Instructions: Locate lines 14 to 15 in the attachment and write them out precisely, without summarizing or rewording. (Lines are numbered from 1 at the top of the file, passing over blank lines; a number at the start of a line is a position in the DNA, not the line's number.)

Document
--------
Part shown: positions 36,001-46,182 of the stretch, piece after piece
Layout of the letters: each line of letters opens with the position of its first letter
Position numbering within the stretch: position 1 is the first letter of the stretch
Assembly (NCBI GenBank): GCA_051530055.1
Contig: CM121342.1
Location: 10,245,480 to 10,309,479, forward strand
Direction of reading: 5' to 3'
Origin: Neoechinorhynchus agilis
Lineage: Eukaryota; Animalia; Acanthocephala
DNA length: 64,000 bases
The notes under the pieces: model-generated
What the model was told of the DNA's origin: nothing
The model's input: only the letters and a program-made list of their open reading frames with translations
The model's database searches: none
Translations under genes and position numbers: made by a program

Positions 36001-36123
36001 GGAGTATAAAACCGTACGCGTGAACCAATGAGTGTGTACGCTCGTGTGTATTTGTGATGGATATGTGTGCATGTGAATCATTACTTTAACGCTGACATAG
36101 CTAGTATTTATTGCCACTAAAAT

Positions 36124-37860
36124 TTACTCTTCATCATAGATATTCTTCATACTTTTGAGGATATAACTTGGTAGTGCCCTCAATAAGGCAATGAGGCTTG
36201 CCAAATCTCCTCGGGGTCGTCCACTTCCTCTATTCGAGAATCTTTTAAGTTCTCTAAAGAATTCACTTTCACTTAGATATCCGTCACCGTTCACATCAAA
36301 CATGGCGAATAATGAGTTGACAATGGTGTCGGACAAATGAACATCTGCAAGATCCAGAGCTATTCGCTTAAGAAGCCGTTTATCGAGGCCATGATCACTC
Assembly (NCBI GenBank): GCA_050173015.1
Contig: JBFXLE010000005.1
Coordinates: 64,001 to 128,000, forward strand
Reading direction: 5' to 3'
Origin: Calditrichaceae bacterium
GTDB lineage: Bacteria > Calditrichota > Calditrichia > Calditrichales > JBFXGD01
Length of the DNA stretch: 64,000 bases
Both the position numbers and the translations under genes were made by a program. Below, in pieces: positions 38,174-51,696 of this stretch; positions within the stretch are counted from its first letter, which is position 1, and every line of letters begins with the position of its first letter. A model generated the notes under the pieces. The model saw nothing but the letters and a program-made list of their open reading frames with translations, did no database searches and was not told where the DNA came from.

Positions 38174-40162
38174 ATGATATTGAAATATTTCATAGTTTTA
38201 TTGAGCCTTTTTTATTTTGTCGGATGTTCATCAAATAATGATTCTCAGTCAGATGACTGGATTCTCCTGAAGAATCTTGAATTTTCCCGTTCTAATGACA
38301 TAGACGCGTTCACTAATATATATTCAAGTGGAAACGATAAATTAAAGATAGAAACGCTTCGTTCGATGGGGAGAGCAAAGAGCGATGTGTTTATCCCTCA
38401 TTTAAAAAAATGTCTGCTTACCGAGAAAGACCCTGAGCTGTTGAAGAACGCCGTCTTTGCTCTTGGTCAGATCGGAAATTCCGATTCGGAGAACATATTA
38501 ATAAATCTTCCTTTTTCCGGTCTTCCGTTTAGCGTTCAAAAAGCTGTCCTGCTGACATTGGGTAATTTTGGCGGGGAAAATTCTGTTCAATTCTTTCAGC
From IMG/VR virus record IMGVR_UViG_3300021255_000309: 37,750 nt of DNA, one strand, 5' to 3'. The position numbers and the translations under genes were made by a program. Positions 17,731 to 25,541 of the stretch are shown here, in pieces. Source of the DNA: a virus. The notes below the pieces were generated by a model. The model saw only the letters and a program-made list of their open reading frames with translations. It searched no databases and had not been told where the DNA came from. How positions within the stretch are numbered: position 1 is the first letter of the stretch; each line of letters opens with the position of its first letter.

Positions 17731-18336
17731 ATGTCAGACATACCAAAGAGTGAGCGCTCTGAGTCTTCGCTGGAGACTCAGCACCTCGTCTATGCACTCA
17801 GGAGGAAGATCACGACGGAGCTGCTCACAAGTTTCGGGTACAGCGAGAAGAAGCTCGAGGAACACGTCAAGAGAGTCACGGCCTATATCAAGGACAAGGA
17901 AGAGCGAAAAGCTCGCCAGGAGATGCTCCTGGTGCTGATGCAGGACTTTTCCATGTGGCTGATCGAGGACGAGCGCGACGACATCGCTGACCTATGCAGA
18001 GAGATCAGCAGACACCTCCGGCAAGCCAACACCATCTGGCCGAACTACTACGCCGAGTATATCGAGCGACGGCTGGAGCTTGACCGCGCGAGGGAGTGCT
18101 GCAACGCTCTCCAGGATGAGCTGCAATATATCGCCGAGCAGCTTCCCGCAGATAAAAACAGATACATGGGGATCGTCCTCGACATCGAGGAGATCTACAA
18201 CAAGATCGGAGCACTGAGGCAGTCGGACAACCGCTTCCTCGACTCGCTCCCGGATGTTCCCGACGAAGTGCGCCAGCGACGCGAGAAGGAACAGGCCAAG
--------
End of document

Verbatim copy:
The model's database searches: none
Translations under genes and position numbers: made by a program